Rabin hoped that, within five years, he could have achieved peace with the Palestinians and thereby removed Iran's pretext for an attack on Tel Aviv.
It didn't happen. Rabin was assassinated, and with him went the chance of achieving a final status agreement on schedule. But the chance to achieve Rabin's goal remains. In fact, the withdrawal from Gaza makes it even more likely.
SADLY, THE strong possibility exists that this opportunity will not be seized. Earlier this week the US and EU's Middle East envoy, James Wolfensohn - who is coordinating international donor support for the Palestinians - criticized Israel's foot-dragging on the matter of easing freedom of movement and the PA's continuing failure on the security front.
"Without a dramatic improvement in Palestinian movement and access, within appropriate security arrangements for Israel, the economic revival essential to a resolution of the conflict will not be possible," he said.
And, reports Haaretz, he "criticized the Palestinian Authority" for "the internal anarchy and the decline in the PA's functioning." He said that "these factors, combined with the lack of Palestinian mobility, will take a toll on donor countries' willingness to honor their pledges."
"Time is short, and optimism is a fragile commodity," he wrote. If the parties involved "miss this opportunity for change, we will regret it for the next decade."
Wolfensohn's warning might have disappeared into the ether but for Secretary of State Rice's strong endorsement of it.
Wolfensohn, she said, is "simply asking the parties to do everything they can now that the Israelis are out of the Gaza to make sure that Gaza is going to be a place where Palestinians can see a different kind of life and therefore start to build the foundations for a Palestinian state... borders need to get freed up so that the kind of economic program we all want to see in the Palestinian territories can begin," she said. "The crossings issues need to get resolved."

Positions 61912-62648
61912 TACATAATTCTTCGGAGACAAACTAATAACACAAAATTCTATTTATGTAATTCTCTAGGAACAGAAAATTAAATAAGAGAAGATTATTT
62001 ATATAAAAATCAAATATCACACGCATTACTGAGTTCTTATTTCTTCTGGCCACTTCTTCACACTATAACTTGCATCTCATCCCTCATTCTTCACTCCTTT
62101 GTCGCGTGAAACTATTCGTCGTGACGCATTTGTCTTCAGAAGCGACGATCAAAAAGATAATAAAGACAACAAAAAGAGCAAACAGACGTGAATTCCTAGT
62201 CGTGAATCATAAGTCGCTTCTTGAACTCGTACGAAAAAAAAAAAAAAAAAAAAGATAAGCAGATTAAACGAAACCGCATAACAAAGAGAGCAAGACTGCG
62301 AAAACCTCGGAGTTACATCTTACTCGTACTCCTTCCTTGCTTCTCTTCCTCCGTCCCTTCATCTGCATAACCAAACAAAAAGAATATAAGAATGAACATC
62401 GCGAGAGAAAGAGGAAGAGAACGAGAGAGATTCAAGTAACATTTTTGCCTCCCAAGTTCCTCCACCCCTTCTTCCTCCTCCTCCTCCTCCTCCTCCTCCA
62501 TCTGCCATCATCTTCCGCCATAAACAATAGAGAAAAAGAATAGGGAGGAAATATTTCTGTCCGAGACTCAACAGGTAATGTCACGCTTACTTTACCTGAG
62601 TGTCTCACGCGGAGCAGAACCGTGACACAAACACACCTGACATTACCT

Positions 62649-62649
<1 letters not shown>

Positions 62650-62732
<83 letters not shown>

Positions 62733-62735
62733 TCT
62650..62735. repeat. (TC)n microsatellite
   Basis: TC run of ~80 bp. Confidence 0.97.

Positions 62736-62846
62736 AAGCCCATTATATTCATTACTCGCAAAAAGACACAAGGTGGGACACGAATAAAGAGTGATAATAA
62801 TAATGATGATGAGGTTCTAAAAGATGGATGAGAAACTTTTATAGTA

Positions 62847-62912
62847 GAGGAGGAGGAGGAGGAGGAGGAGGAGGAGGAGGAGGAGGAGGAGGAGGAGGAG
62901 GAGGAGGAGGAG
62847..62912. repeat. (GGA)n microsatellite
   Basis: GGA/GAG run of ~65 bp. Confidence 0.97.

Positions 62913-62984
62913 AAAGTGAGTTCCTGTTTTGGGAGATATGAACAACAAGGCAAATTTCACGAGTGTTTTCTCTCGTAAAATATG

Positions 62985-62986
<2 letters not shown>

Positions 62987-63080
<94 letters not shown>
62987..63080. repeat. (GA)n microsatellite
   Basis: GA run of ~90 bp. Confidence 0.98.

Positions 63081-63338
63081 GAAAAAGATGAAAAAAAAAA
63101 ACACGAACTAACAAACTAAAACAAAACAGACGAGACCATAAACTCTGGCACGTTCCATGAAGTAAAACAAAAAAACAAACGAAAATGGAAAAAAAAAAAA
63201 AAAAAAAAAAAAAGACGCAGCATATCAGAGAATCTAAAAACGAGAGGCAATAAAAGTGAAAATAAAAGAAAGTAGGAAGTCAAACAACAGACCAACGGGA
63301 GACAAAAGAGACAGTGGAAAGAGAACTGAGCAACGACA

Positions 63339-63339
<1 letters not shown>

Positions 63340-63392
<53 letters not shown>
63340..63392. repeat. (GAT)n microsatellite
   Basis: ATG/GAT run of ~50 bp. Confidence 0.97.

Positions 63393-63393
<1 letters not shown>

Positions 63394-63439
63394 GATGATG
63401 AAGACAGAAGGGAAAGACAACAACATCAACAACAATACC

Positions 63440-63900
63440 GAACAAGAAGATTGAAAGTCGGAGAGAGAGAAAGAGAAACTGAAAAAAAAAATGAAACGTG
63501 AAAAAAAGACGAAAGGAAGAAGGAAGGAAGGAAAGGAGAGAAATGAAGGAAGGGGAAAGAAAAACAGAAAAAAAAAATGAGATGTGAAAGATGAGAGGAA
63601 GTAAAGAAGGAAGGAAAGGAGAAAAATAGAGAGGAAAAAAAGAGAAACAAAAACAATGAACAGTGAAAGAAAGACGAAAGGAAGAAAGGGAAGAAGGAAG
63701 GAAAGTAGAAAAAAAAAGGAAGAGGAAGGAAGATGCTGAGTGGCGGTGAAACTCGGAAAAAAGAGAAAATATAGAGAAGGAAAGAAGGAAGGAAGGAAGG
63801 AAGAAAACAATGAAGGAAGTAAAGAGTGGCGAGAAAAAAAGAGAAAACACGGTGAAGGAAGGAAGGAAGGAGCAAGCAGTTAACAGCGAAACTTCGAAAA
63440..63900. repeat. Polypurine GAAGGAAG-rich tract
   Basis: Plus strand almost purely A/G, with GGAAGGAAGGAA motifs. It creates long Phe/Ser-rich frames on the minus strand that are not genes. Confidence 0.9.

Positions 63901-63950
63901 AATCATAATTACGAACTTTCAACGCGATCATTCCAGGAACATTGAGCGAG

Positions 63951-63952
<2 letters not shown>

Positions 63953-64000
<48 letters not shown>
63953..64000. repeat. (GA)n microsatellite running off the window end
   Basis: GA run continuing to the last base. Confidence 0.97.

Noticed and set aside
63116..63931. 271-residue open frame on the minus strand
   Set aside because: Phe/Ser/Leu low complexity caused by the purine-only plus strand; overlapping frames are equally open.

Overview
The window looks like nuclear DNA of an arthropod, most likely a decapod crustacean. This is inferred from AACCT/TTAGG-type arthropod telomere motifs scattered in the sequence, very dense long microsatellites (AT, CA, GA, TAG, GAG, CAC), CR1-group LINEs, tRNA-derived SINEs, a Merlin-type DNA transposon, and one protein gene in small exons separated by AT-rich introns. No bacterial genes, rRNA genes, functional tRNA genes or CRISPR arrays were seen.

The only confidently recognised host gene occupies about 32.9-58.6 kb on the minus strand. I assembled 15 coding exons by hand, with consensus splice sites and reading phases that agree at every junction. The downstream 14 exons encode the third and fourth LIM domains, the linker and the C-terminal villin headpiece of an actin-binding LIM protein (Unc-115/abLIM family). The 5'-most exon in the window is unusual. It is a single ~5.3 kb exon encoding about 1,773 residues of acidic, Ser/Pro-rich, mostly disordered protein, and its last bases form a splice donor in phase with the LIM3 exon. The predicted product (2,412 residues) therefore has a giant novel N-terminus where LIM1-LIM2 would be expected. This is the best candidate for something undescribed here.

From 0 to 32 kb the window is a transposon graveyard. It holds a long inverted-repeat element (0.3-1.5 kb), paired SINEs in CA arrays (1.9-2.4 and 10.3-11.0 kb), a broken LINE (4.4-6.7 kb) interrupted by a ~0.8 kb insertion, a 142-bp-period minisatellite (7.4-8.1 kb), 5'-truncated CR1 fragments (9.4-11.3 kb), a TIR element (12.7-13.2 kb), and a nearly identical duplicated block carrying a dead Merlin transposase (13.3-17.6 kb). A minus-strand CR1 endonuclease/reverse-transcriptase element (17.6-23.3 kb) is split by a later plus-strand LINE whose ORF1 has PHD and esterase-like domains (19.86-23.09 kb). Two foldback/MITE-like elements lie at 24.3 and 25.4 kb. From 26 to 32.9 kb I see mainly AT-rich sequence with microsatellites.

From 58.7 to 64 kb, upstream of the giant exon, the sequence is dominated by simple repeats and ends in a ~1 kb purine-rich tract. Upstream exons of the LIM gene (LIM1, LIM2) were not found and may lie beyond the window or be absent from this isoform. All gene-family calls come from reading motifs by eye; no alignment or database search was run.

If anyone can push the two sides to get their act together, it is Rice. Israelis and Palestinians both view her as America's "Iron Lady." Their perception is that when she wants to, she gets the job done. (Both sides recall that it was Rice who, after watching a presentation on the security barrier's unnecessary impingement on Palestinian daily life, got its planned route changed almost overnight.)
She can provide the same kind of leadership on Gaza.
The United States must not let the post-Gaza opportunity disappear, and not only out of concern for Israelis and Palestinians. Progress on the Israeli-Palestinian conflict will reduce at least some of the impetus behind the Iraq insurgency. And it would begin the process of neutralizing the threats emanating from Teheran. (The Iranians themselves have said that any agreement the Palestinians accept will be okay with them. Hutzpa, yes. But also significant.)
Progress on Gaza won't end the insurgency and it won't stop the genocidal intentions of Ahmadinejad. But, combined with other actions, it's a start. When the stakes are this high, even small steps can make a big difference.